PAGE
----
When Yamog Renewable Energy Development Group, Inc. started working in Mindanao, Philippines in 1993, the situation in off-grid areas was bleak; there were thousands of households without access to electricity and  perpetually living below the poverty line. Government efforts to extend the grid to far-flung areas, using fossil fuel, miserably failed. By aiming to build sustainable communities driven by renewable energy – specifically community-scale micro hydropower  (MHP) – Yamog was, in a way, dreaming of the almost impossible. Without the necessary expertise in developing water-driven energy systems, scant financial and human resources, and constantly buffeted by precarious socio-economic and political hindrances that characterized Mindanao, Yamog boldly embarked on a journey to build MHP systems in off-grid areas one at a time. It was mostly learning by doing, absorbing the technical and social engineering lessons on the fly. Not many people – including grassroots communities – shared Yamog’s vision, opting to be skeptical about the concept of harnessing water for electricity. Understandably, for them, to see is to believe.

Fortunately, sometime in  1996, after about three years of floating in utter uncertainty, Yamog finally found someone who would  believe. Mr. Walter Skrobanek, Project Officer for Southeast Asia at Terre des Hommes-Germany, provided a small grant to enable Yamog to establish a pilot 3-kilowatt pico hydro system in the village of Megkawayan, an off-grid community in Calinan District, Davao City. The learnings from an earlier training in Nepal that pioneers of Yamog were able to attend were put into good use. As if by miracle, the pico-hydropower system was successfully installed providing clean energy to 30 households. This was the milestone that turned out to be a game changer for Yamog. Although some technical difficulties were still encountered, particularly the system controls, the experience proved that, indeed, it is possible to generate electricity from water coming from the river.

A few communities and local government units in Mindanao took notice of the Megkawayan experience. A few international development and funding agencies began to look favorably on Yamog’s plans to build bigger hydro systems. A very significant part of the journey of Yamog is its membership in the Hydro Empowerment Network (HPNET), a network initially comprising MHP practitioners in South and Southeast Asia. This contributed tremendously to the steady growth of Yamog as an advocate of renewable energy – particularly micro hydropower. This international organization enabled Yamog to link up with the best minds in the MHP sector, and to gain access to valuable support, including technical know-how, material and funding support. The sharing of experiences and the opening of pathways for technology transfer have inspired and strengthened the valuable commitment of Yamog to continue to reach out to those left struggling in the margins of society through the provision of clean, sustainable energy.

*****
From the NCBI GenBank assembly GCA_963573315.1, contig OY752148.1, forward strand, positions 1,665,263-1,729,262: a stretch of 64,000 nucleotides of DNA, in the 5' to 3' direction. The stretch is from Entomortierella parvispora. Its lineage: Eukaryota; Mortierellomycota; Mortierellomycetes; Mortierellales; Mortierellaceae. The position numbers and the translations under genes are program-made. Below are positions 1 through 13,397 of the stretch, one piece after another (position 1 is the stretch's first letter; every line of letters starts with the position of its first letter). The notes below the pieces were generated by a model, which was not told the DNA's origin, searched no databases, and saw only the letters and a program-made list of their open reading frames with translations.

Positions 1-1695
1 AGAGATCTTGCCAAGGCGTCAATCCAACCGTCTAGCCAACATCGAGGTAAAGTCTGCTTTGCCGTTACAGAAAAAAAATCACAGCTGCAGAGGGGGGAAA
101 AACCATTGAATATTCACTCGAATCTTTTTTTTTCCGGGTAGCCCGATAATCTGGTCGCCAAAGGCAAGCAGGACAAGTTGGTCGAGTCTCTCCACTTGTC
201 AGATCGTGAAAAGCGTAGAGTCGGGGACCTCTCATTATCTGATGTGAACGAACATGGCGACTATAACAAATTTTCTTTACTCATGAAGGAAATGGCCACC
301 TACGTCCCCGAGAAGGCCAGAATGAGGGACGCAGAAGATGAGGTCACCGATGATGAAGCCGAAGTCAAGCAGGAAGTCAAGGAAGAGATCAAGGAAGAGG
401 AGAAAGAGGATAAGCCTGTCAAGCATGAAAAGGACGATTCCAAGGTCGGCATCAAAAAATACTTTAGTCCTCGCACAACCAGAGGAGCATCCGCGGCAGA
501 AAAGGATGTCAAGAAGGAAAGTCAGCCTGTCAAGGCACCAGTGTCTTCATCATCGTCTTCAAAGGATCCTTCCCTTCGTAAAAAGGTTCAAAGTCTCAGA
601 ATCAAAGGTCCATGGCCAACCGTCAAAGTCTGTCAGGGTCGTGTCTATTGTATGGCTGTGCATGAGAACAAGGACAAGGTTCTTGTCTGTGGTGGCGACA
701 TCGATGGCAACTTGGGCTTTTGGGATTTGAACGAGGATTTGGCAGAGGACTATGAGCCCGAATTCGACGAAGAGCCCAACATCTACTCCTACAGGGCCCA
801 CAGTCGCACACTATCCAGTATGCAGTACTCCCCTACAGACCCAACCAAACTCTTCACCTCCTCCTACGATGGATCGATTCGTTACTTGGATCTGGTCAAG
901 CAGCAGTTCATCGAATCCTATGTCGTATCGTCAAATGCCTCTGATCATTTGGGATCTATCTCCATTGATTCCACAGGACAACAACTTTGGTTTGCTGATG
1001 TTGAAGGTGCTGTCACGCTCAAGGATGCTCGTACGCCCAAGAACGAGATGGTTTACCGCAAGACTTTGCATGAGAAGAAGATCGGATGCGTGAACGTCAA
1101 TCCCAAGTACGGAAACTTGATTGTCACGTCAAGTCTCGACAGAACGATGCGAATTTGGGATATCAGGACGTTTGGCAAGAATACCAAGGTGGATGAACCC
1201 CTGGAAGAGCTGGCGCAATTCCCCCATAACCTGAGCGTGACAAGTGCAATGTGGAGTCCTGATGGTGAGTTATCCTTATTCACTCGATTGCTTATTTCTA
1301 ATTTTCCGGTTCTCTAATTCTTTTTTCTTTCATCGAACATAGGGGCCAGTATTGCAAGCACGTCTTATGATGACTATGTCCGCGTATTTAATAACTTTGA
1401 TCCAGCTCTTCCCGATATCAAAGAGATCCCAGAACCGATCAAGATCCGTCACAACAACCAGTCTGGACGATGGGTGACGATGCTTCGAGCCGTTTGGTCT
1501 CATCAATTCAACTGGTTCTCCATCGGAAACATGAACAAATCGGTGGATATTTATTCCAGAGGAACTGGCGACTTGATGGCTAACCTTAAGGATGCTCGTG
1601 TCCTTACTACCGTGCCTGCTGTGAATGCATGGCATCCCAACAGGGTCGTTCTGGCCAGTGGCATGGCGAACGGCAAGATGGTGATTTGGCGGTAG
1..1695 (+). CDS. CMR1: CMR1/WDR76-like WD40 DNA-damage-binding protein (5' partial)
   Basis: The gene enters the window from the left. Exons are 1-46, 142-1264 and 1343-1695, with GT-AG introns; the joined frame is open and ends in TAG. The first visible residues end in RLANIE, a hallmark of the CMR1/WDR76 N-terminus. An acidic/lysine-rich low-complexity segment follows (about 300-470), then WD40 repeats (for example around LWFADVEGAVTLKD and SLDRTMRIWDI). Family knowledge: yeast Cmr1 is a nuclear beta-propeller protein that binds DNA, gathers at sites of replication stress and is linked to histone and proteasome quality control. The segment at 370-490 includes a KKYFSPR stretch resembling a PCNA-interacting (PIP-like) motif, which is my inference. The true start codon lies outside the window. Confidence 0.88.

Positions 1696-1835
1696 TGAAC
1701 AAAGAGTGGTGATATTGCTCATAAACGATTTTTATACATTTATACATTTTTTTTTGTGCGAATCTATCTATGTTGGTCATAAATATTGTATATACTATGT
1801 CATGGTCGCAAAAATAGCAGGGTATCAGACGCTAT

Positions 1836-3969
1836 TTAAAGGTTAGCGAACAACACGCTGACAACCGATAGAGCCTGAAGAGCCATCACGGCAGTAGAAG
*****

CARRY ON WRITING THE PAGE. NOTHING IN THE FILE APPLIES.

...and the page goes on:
Twenty-six community-scale micro hydropower projects later, Yamog became much more confident in its ability to handle the technical aspect of MHP development. Project feasibility study making, and executing the civil, electrical and mechanical works (except turbine and electronic load controller fabrication) were coming to be not-so-difficult tasks after all. Yamog’s holistic community development framework anchored on a strong community participation and ecosystems regeneration approach emerged from the experiences gained over the years and continued to evolve to become more relevant to the current realities in off-grid areas in Mindanao.


A little more than two decades later, the situation in off-grid communities in Mindanao remains more or less the same with still many households having no access to electricity. With this familiar context, Yamog chose to carry a hopeful spirit when it started the project “Improving the Lives of People in Off-Grid Communities in Mindanao through Sustainable Energy (I-POSE)” in 2019 with the financial and moral support coming from the European Union-Access to Sustainable Energy Programme (EU-ASEP) and Misereor-KZE Germany. The Yamog staff was filled with excitement. For years, they could only dream of such an opportunity; a chance to replicate  their community development model and reach out to more families suffering from energy poverty.

The implementation of the I-POSE project was the most challenging that Yamog has ever experienced in its more than two decades of community development work. Reaching out to poverty-stricken households in geographically isolated villages located in 26 barangays, 6 municipalities and 5 provinces proved to be very grueling – physically, emotionally and psychologically – especially for Yamog field personnel.  It did not help that field personnel would often encounter increasingly unpredictable and punishing weather conditions on top of the challenges of having to hurdle dangerous terrains and rivers. With the onset of the COVID 19 pandemic in early 2020, Yamog workers  thought that they would never be able to finish the Project.